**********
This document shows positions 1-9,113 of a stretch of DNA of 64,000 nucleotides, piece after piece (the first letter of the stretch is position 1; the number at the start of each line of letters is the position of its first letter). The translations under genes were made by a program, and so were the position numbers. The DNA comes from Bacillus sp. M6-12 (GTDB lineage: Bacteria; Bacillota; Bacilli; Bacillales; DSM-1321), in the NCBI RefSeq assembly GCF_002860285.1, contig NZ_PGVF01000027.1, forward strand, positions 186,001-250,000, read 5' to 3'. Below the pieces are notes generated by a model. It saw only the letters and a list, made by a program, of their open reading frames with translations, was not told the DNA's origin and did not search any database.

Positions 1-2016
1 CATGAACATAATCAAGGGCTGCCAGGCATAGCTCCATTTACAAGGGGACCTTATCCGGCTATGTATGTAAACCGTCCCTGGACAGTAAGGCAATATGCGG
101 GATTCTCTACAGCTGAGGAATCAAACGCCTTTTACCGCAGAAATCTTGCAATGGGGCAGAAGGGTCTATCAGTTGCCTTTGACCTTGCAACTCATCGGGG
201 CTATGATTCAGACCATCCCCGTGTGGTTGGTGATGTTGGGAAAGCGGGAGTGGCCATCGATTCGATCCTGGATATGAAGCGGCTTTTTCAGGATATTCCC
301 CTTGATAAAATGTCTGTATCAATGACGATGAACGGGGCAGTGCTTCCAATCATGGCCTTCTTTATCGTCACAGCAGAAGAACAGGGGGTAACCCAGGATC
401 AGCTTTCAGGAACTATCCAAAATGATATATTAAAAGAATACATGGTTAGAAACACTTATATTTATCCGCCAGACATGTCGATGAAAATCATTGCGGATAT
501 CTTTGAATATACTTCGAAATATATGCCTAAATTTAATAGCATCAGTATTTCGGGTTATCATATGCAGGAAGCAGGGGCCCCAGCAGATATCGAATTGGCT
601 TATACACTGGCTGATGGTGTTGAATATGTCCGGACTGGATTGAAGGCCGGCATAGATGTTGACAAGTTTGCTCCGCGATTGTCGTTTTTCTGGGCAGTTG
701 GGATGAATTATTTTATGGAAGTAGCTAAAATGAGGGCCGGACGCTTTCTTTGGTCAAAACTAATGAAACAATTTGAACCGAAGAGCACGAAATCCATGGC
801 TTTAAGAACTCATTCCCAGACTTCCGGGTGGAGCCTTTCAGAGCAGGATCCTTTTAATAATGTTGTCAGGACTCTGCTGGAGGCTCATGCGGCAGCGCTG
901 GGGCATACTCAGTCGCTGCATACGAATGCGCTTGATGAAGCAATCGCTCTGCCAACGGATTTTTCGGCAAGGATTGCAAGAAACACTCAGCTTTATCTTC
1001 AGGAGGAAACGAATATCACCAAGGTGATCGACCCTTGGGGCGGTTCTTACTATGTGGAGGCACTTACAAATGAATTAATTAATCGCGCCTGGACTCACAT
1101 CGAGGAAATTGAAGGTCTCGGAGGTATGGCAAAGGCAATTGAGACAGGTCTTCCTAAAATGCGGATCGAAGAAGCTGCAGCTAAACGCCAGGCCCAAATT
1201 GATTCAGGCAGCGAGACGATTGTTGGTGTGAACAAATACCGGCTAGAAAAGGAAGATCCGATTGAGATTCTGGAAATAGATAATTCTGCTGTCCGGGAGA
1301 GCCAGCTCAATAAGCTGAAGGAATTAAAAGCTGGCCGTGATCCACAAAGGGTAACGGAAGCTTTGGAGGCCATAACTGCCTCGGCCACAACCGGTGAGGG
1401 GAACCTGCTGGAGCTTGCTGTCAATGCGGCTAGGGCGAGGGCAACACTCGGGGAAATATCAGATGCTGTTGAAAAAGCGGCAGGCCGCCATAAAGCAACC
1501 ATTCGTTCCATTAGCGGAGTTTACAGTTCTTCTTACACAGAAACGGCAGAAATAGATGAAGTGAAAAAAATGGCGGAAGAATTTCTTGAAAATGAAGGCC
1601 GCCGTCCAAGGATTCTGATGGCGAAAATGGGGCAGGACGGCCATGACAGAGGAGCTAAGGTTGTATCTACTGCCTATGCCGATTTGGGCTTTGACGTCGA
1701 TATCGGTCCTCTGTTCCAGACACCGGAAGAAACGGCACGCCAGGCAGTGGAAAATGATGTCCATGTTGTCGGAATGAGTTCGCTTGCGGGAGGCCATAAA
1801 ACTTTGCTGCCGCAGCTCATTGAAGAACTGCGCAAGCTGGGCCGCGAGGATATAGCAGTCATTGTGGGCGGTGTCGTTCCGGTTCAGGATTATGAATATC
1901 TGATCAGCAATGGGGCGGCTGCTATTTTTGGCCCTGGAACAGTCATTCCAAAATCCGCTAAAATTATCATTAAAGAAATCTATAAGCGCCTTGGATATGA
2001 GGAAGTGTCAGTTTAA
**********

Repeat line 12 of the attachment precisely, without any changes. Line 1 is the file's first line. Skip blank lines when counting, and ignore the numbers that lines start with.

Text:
901 GGGCATACTCAGTCGCTGCATACGAATGCGCTTGATGAAGCAATCGCTCTGCCAACGGATTTTTCGGCAAGGATTGCAAGAAACACTCAGCTTTATCTTC